Since the mid 1950s, the Ford Thunderbird has enjoyed a reputation for sporty class and American muscle. Affectionately known as the "T-Bird," the Thunderbird premiered as a two-seat coupe with a promising V8 engine. On top of that, it was affordable for a wide range of drivers, which helped make it a success as the decade came to a close. Shortly after its debut, the Thunderbird became available as a four-seat coupe and boxy convertible before taking on a more aerodynamic shape come the '60s. During the 1970s, the convertible body-style was dropped from the lineup, while the four-door version was outfitted with suicide doors. The model saw a lot of changed to the Ford Thunderbird parts and also also changed size, first becoming larger and then shrunk back down twice before being placed on the Fairmont platform come 1980. Eventually, the Ford Thunderbird was seen more as a sporty economy car that did not produce a whole lot of horsepower, which was certainly seen as an image change. However, by the middle of the decade, Ford got to work and upgraded the engines. Options carried over were a 3.8L V6 and a 4.9L Windsor V8, with the V8 receiving electronic fuel injection. The most impressive configuration in the Thunderbird lineup was the Turbo Coupe. Initially rated between 142 and 155 horsepower, the Thunderbird Turbo Coupe rode on a five-speed manual transmission. Several restyled Ford Thunderbird accessories were on tap come 1987, including a new front-fascia and new headlights. The Turbo Coupe's inline four-cylinder was bumped up to 190 horsepower, as well.
The Ford Thunderbird that premiered for 1989 was considered the tenth generation of the model and featured a new independent suspension for improved handling. Ford unveiled the Super Coupe, which took over for the Turbo Coupe. The Super Coupe featured a turbocharged 3.8L V6 that could produce up to 210 horsepower. In 1991, the V8 engine was brought back and offered between the standard and supercharged configurations. 1994 saw Ford make a bevy of changes to the Ford Thunderbird parts, starting with bringing in a 4.6L SOHC V8 to replace the Windsor 5.0 V8. The Super Coupe also received a boost in both horsepower and torque, and the previous AOD automatic transmission was replaced by an electronically-controlled four-speed automatic. However, following the 1996 model year, the Super Coupe was dropped from the roster and within a year, Ford discontinued production of the tenth generation Thunderbird altogether.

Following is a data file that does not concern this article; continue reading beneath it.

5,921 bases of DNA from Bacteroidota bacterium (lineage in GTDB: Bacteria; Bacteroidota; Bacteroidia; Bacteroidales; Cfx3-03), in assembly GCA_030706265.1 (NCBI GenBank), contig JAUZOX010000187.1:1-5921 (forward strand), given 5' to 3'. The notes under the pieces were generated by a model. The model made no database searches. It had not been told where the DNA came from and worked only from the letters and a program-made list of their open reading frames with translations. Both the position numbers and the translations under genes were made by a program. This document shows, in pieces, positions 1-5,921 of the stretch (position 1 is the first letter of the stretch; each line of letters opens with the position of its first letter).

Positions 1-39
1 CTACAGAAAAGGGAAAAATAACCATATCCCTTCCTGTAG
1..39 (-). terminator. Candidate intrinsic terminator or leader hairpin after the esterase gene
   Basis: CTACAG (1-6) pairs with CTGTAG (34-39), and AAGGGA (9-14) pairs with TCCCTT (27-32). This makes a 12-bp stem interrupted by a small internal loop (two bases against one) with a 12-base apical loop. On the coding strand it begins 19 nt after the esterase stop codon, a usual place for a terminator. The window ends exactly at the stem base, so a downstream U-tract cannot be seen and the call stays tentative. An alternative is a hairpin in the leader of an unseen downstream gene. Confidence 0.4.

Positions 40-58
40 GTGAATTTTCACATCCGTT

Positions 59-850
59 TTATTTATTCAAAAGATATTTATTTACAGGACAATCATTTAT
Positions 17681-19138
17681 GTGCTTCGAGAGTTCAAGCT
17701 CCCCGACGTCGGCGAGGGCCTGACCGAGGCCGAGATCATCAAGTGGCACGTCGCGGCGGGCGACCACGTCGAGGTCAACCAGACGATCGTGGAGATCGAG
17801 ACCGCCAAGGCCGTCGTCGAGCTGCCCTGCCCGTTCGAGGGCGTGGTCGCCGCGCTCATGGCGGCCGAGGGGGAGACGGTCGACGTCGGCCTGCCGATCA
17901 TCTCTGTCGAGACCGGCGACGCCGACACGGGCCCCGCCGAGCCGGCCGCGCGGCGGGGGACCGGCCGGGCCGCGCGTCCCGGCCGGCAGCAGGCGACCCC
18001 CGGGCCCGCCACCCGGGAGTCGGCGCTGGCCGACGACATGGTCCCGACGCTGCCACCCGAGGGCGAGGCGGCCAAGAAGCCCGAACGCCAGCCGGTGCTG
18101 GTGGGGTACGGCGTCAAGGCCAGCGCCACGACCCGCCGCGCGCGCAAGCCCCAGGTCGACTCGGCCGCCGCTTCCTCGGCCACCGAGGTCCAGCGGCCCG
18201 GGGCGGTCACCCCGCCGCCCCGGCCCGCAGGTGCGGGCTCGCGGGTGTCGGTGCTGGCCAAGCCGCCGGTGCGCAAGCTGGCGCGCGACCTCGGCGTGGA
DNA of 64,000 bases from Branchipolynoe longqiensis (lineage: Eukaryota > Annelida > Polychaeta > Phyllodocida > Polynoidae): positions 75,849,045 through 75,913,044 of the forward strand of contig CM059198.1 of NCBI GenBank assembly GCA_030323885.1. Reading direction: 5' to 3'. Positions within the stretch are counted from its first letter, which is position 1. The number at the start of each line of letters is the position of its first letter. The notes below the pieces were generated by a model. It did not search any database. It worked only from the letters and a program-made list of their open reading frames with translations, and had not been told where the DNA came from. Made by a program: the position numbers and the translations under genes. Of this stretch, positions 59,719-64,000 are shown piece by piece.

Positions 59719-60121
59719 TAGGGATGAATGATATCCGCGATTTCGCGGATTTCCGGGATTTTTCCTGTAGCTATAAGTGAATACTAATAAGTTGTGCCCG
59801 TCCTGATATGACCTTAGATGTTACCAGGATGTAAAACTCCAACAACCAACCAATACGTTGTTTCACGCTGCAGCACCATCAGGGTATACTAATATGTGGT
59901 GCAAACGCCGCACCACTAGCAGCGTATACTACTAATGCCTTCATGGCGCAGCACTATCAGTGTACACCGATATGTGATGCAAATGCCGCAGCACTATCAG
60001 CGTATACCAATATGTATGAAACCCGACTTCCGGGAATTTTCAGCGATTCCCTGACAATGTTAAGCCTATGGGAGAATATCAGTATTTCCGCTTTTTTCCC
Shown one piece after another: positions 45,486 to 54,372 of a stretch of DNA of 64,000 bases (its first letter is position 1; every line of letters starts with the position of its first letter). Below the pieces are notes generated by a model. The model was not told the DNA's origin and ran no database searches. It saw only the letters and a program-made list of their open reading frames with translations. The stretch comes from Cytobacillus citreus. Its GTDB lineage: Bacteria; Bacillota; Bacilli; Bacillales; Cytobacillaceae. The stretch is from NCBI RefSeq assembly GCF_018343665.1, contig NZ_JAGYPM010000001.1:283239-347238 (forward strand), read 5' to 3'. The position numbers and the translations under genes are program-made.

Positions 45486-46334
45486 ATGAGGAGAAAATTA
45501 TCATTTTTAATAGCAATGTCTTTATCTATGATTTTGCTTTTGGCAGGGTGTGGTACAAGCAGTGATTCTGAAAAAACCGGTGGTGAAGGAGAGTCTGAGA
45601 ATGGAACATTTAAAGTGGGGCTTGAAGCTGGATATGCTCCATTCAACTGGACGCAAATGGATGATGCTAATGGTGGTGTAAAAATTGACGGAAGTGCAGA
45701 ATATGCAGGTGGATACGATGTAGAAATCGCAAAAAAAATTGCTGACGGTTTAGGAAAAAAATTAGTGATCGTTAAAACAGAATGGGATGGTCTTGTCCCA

Although it took a break for a few years, the Ford Thunderbird was brought back for 2002. The model went back to its roots as a two-seater available as both a coupe and convertible with retro-styled body accessories and design that harkened back to the '50s when the model debuted. Considered the eleventh generation of the Thunderbird, the car was based off of the DEW98 platform along with the Jaguar S-Type and the Lincoln LS (in fact, most of the Thunderbird's interior closely resembled that of the LS). Only one engine configuration was offered – a 3.9L DOHC V8 designed by Jaguar showed off around 252 horsepower along with 267 pounds-per-foot of torque geared to a five-speed automatic transmission. Successful right off the bat and a hit with critics, the Ford Thunderbird was named Motor Trend magazine's 2002 Car of the Year and earned a nomination to Car and Driver's Ten Best List. In 2003, the engine was upgraded with variable-valve timing and Electronic Throttle Control, upping the horsepower to 280 while increasing the torque to 286 pounds-per-foot. The Thunderbird was credited with demonstrating a nice kick in performance that American drivers expected with the nameplate. But sales were not as strong as the automaker had hoped and in 2005, Ford halted production of the model.
It doesn't matter what kind of driver you are, when it comes to luxury and performance made in the good 'ole US of A, the Ford Thunderbird is often a name that comes to mind pretty quickly. After all, the vehicle is a superstar. Built for white-knuckle performance and silky-smooth style, the Ford Thunderbird is one of those rare vehicles that is not only a legend, but a presence that keeps growing stronger. It doesn't matter if you lust for fashion, security, or performance, when it comes to Ford Thunderbird parts, CARiD.com has you covered.
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